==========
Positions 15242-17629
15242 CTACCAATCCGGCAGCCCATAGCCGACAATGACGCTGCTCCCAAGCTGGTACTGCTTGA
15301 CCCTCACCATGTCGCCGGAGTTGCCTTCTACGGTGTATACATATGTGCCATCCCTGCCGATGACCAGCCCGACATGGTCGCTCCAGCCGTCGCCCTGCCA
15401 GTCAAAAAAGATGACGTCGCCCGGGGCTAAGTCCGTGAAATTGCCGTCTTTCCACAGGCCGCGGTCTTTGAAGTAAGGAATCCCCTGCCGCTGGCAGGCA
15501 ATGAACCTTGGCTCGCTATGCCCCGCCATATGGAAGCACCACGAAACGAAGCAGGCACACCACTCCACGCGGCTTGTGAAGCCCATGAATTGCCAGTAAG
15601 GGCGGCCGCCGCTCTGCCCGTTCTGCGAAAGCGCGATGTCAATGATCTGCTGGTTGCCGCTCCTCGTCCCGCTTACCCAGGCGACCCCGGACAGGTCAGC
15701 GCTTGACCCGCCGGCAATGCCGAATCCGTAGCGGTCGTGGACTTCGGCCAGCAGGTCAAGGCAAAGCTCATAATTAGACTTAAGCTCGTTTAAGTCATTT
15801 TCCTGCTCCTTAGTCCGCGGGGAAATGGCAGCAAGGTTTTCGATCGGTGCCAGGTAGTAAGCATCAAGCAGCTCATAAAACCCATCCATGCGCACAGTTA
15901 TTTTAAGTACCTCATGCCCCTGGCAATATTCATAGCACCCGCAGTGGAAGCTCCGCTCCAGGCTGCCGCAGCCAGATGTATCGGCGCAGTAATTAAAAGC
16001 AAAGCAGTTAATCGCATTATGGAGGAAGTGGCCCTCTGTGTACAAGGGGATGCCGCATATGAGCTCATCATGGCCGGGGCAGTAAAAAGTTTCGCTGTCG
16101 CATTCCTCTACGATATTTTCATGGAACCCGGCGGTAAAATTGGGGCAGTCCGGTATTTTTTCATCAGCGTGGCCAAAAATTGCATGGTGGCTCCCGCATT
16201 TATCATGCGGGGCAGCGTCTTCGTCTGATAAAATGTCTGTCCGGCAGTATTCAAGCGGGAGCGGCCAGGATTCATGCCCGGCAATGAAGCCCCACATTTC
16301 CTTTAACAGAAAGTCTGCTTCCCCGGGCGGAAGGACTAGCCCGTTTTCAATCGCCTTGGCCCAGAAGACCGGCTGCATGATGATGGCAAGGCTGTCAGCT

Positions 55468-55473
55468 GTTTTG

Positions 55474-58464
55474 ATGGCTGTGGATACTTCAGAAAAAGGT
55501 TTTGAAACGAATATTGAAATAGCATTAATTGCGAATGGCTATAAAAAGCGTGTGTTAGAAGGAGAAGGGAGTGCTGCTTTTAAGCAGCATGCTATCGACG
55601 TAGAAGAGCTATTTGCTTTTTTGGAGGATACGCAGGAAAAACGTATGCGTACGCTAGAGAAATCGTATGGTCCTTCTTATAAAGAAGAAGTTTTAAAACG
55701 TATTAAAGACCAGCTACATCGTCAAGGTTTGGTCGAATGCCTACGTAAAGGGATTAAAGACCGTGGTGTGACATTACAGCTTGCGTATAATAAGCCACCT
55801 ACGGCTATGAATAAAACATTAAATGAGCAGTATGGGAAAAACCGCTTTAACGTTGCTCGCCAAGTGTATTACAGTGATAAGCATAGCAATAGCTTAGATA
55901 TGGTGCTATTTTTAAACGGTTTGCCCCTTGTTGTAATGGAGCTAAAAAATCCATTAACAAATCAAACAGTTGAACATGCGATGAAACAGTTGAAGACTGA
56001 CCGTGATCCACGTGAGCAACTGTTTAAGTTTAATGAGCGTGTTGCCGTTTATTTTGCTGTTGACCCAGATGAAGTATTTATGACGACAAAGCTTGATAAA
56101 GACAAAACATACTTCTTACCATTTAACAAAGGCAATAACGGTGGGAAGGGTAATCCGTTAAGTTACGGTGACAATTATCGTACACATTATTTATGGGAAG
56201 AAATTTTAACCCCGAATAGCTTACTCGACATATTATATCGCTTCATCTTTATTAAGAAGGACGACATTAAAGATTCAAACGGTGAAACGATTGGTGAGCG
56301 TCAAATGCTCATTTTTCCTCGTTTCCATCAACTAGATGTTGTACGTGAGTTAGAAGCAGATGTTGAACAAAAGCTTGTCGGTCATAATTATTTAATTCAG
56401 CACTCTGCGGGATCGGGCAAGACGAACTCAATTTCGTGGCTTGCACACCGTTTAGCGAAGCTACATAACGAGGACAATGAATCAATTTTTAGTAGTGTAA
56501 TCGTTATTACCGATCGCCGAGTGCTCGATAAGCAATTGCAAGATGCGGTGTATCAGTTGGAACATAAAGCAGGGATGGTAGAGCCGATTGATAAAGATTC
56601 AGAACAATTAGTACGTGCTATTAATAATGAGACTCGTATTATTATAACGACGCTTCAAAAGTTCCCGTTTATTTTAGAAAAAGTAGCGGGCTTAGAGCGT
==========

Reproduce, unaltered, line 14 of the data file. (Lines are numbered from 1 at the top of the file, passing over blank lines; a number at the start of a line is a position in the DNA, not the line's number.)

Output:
Positions 55468-55473